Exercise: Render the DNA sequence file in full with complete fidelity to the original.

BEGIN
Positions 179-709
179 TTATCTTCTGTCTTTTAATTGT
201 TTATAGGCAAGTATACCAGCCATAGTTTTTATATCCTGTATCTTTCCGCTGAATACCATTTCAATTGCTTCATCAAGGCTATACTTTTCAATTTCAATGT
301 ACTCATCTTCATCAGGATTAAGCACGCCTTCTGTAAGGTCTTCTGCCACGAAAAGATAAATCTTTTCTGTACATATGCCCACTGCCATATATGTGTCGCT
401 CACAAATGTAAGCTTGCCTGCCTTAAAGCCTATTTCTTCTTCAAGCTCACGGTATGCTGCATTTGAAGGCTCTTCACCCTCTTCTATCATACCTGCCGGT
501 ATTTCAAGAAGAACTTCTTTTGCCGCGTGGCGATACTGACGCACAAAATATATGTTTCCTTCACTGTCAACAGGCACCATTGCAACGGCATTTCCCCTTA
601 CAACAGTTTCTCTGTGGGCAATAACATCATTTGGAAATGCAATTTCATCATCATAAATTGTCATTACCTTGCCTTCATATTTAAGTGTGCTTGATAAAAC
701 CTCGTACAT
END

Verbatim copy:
Positions 179-709
179 TTATCTTCTGTCTTTTAATTGT
201 TTATAGGCAAGTATACCAGCCATAGTTTTTATATCCTGTATCTTTCCGCTGAATACCATTTCAATTGCTTCATCAAGGCTATACTTTTCAATTTCAATGT
301 ACTCATCTTCATCAGGATTAAGCACGCCTTCTGTAAGGTCTTCTGCCACGAAAAGATAAATCTTTTCTGTACATATGCCCACTGCCATATATGTGTCGCT
401 CACAAATGTAAGCTTGCCTGCCTTAAAGCCTATTTCTTCTTCAAGCTCACGGTATGCTGCATTTGAAGGCTCTTCACCCTCTTCTATCATACCTGCCGGT
501 ATTTCAAGAAGAACTTCTTTTGCCGCGTGGCGATACTGACGCACAAAATATATGTTTCCTTCACTGTCAACAGGCACCATTGCAACGGCATTTCCCCTTA
601 CAACAGTTTCTCTGTGGGCAATAACATCATTTGGAAATGCAATTTCATCATCATAAATTGTCATTACCTTGCCTTCATATTTAAGTGTGCTTGATAAAAC
701 CTCGTACAT